An Empire of Touch

Women's Political Labor and the Fabrication of East Bengal

Poulomi Saha

Columbia University Press

An Empire of Touch

Pub Date: April 2019

ISBN: 9780231192088

Format: Hardcover

List Price: $65.00£50.00

Pub Date: April 2019

ISBN: 9780231549646

Format: E-book

List Price: $64.99£50.00

An Empire of Touch

Women's Political Labor and the Fabrication of East Bengal

Poulomi Saha

Columbia University Press

In today’s world of unequal globalization, Bangladesh has drawn international attention for the spate of factory disasters that have taken the lives of numerous garment workers, mostly young women. The contemporary garment industry—and the labor organizing pushing back—draws on a long history of gendered labor division and exploitation in East Bengal, the historical antecedent of Bangladesh. Yet despite the centrality of women’s labor to anticolonial protest and postcolonial state-building, historiography has struggled with what appears to be its absence from the archive.

Poulomi Saha offers an innovative account of women’s political labor in East Bengal over more than a century, one that suggests new ways to think about textiles and the gendered labors of their making. An Empire of Touch argues that women have articulated—in writing, in political action, in stitching—their own desires in their own terms. They produce narratives beyond women’s empowerment and independence as global and national projects; they refuse critical pronouncements of their own subjugation. Saha follows the historical traces of how women have claimed their own labor, contending that their political commitments are captured in the material objects of their manufacture. Her analysis of the production of historical memory through and by the bodies of women spans British colonialism and American empire, anticolonial nationalism to neoliberal globalization, depicting East Bengal between development economics and postcolonial studies. Through a material account of text and textile, An Empire of Touch crafts a new narrative of gendered political labor under empire.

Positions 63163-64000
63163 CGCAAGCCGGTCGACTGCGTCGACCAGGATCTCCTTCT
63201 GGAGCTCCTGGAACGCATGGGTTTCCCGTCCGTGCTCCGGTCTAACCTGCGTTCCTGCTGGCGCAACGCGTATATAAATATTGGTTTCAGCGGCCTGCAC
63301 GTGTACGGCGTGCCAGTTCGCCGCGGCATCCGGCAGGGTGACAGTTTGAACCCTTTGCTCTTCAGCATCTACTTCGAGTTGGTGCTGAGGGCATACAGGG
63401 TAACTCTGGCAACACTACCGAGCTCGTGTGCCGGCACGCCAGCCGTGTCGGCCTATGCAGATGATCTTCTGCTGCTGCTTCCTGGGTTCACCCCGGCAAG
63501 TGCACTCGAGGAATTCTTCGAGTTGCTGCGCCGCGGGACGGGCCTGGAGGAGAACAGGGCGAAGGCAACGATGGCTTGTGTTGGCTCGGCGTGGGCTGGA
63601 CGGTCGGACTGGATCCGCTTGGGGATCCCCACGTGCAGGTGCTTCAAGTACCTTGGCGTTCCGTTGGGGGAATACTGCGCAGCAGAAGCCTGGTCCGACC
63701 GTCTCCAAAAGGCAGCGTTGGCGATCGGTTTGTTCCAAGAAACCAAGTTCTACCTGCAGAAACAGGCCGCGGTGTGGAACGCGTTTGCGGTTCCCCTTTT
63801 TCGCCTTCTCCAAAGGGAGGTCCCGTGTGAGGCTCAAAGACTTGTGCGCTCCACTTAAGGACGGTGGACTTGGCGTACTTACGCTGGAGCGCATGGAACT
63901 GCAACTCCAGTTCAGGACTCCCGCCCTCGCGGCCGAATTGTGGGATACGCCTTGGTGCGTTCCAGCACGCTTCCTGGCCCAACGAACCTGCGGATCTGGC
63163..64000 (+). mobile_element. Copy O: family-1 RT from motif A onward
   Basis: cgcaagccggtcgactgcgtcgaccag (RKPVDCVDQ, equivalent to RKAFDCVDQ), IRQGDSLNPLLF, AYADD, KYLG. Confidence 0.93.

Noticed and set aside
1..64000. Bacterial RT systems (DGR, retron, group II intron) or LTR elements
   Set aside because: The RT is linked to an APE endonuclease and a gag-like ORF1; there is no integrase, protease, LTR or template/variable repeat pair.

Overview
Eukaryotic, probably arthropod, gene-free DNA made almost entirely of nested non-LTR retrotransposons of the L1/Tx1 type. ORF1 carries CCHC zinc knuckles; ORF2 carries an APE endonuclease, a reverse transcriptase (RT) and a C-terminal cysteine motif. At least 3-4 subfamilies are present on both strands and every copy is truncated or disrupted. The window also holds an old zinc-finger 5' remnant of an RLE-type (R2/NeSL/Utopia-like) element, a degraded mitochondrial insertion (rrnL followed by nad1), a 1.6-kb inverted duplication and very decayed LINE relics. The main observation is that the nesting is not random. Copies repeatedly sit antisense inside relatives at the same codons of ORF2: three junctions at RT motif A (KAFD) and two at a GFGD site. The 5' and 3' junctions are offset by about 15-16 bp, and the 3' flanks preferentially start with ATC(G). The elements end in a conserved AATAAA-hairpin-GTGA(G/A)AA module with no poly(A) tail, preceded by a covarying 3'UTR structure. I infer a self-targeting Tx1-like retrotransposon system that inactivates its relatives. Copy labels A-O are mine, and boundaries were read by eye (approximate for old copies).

A brilliant provocation in the debate about female political subjectivity in the Global South, An Empire of Touch is an important and timely book. Going beyond the typical focus on women’s empowerment and independence, it demonstrates how women in East Bengal through their symbolic and material labor produce the terms of their own political self-conception. Saha’s deft and sophisticated readings of the material particulars of women’s labor reveal a relational politics of the self that expands what and who count as political. Mrinalini Sinha, author of Specters of Mother India: The Global Restructuring of an Empire
Saha has given us a thought-provoking, incisive, elegant, and necessary work wherein she recasts and regenerates postcolonial criticism. This book is well written, beautifully researched, creative, and politically vital. Erin Manning, author of Politics of Touch: Sense, Movement, Sovereignty
Saha proposes that the diaphanous nature first of muslin and then of other fabrics constitutes neither a simple product with exchange value nor an ephemeral or affective form of labor we have come to associate with certain kinds of women’s work. Forms of touch are woven into the fabric of colonial and postcolonial exchange. And they carry a spectral quality. Rather like the visor effect in Derrida’s reading of Hamlet in Specters of Marx, fabric casts a shadow on abstracted beings moving through history teleologically, and weaves a different affect. Ranjana Khanna, author of Algeria Cuts: Women and Representation, 1830 to the Present
Acknowledgments
Introduction
Part I: Reading the Body Politic
1. Virgin Suicides
Part II: The Fetish of Nationalism
2. The Fetish Touch
3. Oceanic Feelings
Part III: International Basket Case
4. Archive Asylum
5. Machine Made
Epilogue
Glossary
Notes
Bibliography
Index

About the Author

Poulomi Saha is assistant professor of English at the University of California, Berkeley.